Customer profile: Sandstrom's

 

Al Sandstrom’s first visits to Grand Rapids and Itasca County were all about fishing.  Al, a former semi-professional basketball player living in Duluth, operated a food and sundries distribution business.  After one of his trips to Itasca County he stopped at Mickey’s Cafe in Grand Rapids and watched as a salesman dropped a small pallet of candy and other supplies on the restaurant floor and walked out.  “There’s no good service in this business,” grumbled Harold Jetland, the owner of the diner.  Al Sandstrom listened intently; both Harold and his friend, Ivan Peterson who owned Globe Drug, were fellow Shriners, and Al seized the opportunity to pitch some business.


“Would you buy those supplies from me if I could match your current vendor’s price and locate in Grand Rapids?” Al asked Harold.  The door was opened.


Al drove from Duluth to Grand Rapids every Monday, lived at the Pokegama Hotel all week, and returned home on Fridays.  After five months Al had built enough business in the area that he felt comfortable suggesting to his wife, Corrine, that they move permanently to Grand Rapids.  The family did just that, but David—a high school hockey player not eager to leave his friends—stayed behind in Duluth for the rest of the school year.  


In early June1960, David moved to Grand Rapids, and the rest is history.  He moved to a home on McKinney Lake which Al had rented with a one-stall garage for a warehouse. Shortly thereafter David met Steve Wilcox, a neighboring teenager with plenty of energy.  The two of them became fast friends, and by the end of the summer David was convinced he could live nowhere but Grand Rapids.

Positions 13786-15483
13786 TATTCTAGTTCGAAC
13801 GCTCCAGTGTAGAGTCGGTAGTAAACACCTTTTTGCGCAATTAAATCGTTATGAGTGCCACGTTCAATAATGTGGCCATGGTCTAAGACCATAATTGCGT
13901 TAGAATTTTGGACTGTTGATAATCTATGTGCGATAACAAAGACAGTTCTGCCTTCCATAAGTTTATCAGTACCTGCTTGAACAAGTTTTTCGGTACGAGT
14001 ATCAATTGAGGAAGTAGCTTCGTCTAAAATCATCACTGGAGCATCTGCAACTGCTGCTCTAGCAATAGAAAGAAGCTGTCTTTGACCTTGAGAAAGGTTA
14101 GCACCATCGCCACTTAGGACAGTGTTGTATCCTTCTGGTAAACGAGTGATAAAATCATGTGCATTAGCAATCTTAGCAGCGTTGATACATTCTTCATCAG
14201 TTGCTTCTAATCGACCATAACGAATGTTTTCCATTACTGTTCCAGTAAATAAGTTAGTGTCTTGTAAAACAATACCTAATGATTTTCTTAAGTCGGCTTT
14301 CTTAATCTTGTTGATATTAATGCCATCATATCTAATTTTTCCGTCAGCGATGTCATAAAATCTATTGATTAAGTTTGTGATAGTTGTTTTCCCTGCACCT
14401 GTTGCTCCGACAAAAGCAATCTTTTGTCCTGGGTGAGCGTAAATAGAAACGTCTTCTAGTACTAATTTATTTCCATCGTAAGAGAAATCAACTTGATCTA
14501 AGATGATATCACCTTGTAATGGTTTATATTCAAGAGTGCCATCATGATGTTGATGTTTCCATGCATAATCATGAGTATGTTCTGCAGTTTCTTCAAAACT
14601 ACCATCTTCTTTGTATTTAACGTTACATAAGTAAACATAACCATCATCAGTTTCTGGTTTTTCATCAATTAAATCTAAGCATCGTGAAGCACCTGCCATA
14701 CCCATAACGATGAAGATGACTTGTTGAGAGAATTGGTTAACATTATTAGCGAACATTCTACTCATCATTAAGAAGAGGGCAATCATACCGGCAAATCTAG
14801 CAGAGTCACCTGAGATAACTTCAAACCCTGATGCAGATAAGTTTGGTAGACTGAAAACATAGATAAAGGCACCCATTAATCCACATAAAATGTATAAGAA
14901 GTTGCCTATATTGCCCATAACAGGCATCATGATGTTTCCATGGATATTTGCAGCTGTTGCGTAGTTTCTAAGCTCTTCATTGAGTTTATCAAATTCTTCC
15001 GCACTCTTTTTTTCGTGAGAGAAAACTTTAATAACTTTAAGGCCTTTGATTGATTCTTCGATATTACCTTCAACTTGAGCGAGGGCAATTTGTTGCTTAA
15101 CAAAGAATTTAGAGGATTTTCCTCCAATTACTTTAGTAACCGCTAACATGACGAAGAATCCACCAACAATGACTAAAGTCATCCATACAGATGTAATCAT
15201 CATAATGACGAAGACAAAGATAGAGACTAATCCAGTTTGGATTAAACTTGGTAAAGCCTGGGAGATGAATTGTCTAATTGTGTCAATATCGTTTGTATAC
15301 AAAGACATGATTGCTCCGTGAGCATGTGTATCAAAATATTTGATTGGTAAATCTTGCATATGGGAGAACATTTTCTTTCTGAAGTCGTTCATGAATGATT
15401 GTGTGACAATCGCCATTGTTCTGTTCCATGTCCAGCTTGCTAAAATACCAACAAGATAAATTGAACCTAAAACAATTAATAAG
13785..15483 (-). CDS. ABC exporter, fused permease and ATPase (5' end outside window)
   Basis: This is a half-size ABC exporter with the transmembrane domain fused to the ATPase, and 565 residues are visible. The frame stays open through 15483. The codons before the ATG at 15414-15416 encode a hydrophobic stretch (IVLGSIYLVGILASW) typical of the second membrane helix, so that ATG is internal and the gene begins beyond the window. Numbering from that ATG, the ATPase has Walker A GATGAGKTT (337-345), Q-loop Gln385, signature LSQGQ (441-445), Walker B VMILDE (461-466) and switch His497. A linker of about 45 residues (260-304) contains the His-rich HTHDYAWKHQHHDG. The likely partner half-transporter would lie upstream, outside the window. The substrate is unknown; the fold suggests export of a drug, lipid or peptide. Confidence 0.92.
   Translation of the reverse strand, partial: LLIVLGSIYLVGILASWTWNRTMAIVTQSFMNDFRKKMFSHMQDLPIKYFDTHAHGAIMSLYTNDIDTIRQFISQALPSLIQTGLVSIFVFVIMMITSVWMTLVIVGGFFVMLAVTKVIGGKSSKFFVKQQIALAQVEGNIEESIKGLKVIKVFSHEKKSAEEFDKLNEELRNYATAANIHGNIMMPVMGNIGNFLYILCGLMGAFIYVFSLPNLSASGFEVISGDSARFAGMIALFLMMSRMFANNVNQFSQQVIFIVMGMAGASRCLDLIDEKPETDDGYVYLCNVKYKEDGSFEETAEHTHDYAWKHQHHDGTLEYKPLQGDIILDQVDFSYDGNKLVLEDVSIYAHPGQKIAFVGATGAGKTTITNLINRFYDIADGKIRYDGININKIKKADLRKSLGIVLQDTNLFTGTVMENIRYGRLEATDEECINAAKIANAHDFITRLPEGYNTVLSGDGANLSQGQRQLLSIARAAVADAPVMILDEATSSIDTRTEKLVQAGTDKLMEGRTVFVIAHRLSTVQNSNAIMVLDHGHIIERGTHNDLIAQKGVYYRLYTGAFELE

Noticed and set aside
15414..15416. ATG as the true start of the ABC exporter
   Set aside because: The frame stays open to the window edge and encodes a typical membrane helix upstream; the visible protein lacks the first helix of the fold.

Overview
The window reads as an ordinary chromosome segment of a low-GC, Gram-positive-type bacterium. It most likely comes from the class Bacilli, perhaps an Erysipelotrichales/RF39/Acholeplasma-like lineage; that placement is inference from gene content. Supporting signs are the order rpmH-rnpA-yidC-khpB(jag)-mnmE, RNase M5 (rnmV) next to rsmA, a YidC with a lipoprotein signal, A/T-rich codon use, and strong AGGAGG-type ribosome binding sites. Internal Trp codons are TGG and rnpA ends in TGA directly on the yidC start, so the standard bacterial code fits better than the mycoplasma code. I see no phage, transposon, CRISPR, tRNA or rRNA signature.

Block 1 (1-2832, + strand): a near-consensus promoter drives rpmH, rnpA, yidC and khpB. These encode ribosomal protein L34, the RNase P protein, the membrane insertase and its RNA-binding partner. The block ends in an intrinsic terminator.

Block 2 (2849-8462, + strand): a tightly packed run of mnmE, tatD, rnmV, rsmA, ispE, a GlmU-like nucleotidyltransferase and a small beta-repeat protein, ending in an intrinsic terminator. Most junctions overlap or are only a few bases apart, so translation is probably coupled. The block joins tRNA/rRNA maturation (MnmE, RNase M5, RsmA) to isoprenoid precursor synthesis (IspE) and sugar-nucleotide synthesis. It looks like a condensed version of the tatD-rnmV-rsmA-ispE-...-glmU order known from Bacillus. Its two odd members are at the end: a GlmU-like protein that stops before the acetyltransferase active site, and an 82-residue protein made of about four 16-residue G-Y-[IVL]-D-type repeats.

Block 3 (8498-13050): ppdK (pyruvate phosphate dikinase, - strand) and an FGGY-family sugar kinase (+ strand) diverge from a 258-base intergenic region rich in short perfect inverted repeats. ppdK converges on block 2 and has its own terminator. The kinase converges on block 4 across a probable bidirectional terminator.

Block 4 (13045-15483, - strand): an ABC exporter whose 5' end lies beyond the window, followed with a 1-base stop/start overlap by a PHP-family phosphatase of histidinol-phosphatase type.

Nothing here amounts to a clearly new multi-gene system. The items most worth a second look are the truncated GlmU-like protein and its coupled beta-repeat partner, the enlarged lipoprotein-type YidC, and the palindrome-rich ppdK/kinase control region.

After high school David was awarded a hockey scholarship to attend college, but the Vietnam War was being waged half a world away.  David eventually enlisted in the Navy but after graduation was assigned to the 1st Marines and served two tours of duty in Vietnam.  His worldly education advanced quickly. 


David returned to Grand Rapids where he met and married Mary Grussendorf in 1970.  Mary had attended a computer school, new technology at the time.  She was hired by Clair Wilcox to help set up the Grand Rapids State Bank’s first electronic bookkeeping system.  After a couple of years, the bookkeeping and technology needs of the Sandstrom’s growing business meant that Mary left the bank to join David and his parents in the business.


“Clair Wilcox would tell me back in the day that I married his best employee,” said David, “but in reality we were married before he hired her.  She learned a lot at Grand Rapids State Bank, but our business needed her more.”


The Sandstrom business grew in those years, gaining footholds in the competitive marketplace.   However, David’s father, Al, died of cancer at a young age (51), and in 1975 at the age of 28, David became president of the company.


“Al Sandstrom was an honest, well-liked man,” said David, “and he bulldozed the trail for me.  I remember walking into the Vet’s Club in Grand Rapids to see if I could set up a new cigarette vending machine.  They weren’t too eager to do business until they learned I was Al’s son, and then it was done.  Being Al’s son made it easy for me.”